As usual, we’re kicking off June with a post about a disease or condition being observed this month. In the spotlight this time around is “Scoliosis Awareness Month,” and people around the world are raising awareness for this spinal deformity, and raising money for the charities supporting people affected by scoliosis. The spine and skeleton is often overlooked when it comes to our health, especially when younger. The general opinion is that the skeleton will do as we want it to and, other than bone diseases, is nothing to be aware of when assessing our personal health. However, if we don’t look after our bones and in particular our spine and posture, it can have much bigger implications on our muscles, tendons and general wellbeing. Knowing how your spine works, connects to your body, and helps keep you active and healthy, is key to your overall health. We’ve put together 10 facts about the spine and spinal deformities that you may not know, as well as a short overview of the symptoms, causes and treatments for scoliosis.
Scoliosis is a spinal deformity identified as a curve in the spine laterally. We naturally have a curvy spine, with our back bone bending forwards and then backwards again. Scoliosis, however, is a condition where the spine has bent from side to side. The condition can range from a mild curvature, which may cause some postural issues and mild pain, to severe, requiring treatment and often causing chronic pain. The condition is most common in children from around the age of 10-15, although it can happen at any time in your life.
Symptoms are often easy to spot, with the curvature of the spine visible as the pictures above show. Bending over at the pelvis so the spine is upside down and pointing downwards, helps the curve to appear more apparent and doctors will often ask you to do this. Equally, back pain, pain in the hips, and problems with breathing are other common symptoms.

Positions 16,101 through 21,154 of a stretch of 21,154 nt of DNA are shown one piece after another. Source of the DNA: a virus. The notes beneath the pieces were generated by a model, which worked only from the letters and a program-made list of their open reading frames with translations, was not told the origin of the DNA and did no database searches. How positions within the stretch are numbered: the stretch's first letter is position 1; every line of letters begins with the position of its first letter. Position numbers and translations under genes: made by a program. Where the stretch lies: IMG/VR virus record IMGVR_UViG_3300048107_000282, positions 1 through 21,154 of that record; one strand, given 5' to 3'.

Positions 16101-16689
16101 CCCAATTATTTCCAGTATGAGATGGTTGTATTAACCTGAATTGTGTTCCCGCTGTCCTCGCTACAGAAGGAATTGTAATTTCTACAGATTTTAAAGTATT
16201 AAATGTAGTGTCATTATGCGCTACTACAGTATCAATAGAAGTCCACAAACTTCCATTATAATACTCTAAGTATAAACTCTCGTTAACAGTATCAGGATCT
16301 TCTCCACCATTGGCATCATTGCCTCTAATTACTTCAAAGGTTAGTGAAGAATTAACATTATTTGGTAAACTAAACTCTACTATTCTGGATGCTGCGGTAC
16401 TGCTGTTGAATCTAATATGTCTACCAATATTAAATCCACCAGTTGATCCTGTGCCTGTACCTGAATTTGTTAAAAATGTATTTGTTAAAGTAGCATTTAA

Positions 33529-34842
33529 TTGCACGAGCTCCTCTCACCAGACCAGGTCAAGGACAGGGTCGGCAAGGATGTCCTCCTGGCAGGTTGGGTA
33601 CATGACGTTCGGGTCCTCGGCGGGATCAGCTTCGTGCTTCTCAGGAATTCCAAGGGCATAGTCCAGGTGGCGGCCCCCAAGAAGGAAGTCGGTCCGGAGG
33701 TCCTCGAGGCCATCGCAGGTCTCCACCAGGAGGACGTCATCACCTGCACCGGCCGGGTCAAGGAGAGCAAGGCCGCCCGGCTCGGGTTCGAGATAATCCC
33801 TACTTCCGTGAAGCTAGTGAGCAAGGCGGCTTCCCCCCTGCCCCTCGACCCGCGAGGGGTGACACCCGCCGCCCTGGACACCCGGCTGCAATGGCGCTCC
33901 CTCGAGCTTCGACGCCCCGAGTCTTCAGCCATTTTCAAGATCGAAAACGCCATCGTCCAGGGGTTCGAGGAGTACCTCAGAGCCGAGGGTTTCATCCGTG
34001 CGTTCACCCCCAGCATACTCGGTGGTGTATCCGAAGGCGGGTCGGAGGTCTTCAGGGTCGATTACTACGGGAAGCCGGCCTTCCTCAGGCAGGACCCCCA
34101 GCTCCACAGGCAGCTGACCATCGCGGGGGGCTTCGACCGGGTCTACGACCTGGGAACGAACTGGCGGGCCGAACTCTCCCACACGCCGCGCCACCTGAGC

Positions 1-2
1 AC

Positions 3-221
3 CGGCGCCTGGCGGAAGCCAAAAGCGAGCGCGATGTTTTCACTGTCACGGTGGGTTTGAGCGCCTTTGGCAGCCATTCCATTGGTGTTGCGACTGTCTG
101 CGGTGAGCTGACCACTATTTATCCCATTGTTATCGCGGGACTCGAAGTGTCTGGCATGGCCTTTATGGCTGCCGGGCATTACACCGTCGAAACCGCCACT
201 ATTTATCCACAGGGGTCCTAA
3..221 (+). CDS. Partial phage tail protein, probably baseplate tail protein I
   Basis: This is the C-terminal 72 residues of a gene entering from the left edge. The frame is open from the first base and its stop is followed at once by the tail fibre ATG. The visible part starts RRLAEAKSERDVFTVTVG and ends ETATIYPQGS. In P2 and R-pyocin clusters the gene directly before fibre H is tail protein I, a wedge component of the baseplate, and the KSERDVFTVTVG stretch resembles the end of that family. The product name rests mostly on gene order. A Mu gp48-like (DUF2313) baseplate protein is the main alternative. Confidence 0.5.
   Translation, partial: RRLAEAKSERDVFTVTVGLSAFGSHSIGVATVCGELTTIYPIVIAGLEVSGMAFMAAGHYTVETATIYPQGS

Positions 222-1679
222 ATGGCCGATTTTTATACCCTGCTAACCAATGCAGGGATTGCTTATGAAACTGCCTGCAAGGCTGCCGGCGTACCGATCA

Treatments for scoliosis depends on the severityof the condition.. There is no conclusive evidence that exercise either helps or hinders the condition, so it is generally recommended that a patient continues normal levels of activity. Stretches and exercises can help to correct a mild scoliosis, and counteract the pain and other associated issues. For more severe cases, particularly if caught early enough in younger children, back braces can stop the curvature worsening, and surgery can sometimes be recommended to permanently fuse vertebrae together. There is understandably loss of movement with this, but it can improve quality of life considerably, so options will need to be discussed and weighed up.
Our bodies have around 640 muscles, the largest being the Gluteus Maximus, and the smallest the Stapedius, and with 640 in the whole body, that means that nearly 20% of our muscles are in the spine. The spine also has 220 ligaments, and 100 joints.
Inbetween each vertebrae is a cushioned area of cartilage, which is able to expand and contract as needed, allowing your spine to bend in every way. As you get older, these areas of cartilage get more and more compressed, which is why you start to lose inches off your height as you age. It is little known that the cartilage takes up so much of your spinal structure, and it accounts for 1/4 of your spine.
“The foot bone’s connected to the spine bone…” Most people know the nursery rhyme sung with great hilarity as a child, for how could a bone in your toe be linked to your neck? However, in order for our spines to take the weight of our body, balance us, and allow us to walk upright, our feet have arches to help spread the burden.